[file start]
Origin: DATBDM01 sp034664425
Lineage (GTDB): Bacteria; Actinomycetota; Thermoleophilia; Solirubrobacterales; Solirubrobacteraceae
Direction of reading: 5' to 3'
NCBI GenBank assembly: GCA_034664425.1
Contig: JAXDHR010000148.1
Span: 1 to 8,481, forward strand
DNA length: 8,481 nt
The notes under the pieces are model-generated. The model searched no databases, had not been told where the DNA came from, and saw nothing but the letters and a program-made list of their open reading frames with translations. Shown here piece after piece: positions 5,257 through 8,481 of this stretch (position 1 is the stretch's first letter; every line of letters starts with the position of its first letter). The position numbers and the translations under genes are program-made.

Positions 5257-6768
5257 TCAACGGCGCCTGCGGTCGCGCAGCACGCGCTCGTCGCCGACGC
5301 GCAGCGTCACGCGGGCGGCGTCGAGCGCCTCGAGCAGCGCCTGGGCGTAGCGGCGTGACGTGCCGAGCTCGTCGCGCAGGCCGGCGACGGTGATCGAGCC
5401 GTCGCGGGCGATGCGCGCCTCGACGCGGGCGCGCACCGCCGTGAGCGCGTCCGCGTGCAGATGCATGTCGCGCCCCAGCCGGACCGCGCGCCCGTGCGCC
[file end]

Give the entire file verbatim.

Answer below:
Origin: DATBDM01 sp034664425
Lineage (GTDB): Bacteria; Actinomycetota; Thermoleophilia; Solirubrobacterales; Solirubrobacteraceae
Direction of reading: 5' to 3'
NCBI GenBank assembly: GCA_034664425.1
Contig: JAXDHR010000148.1
Span: 1 to 8,481, forward strand
DNA length: 8,481 nt
The notes under the pieces are model-generated. The model searched no databases, had not been told where the DNA came from, and saw nothing but the letters and a program-made list of their open reading frames with translations. Shown here piece after piece: positions 5,257 through 8,481 of this stretch (position 1 is the stretch's first letter; every line of letters starts with the position of its first letter). The position numbers and the translations under genes are program-made.

Positions 5257-6768
5257 TCAACGGCGCCTGCGGTCGCGCAGCACGCGCTCGTCGCCGACGC
5301 GCAGCGTCACGCGGGCGGCGTCGAGCGCCTCGAGCAGCGCCTGGGCGTAGCGGCGTGACGTGCCGAGCTCGTCGCGCAGGCCGGCGACGGTGATCGAGCC
5401 GTCGCGGGCGATGCGCGCCTCGACGCGGGCGCGCACCGCCGTGAGCGCGTCCGCGTGCAGATGCATGTCGCGCCCCAGCCGGACCGCGCGCCCGTGCGCC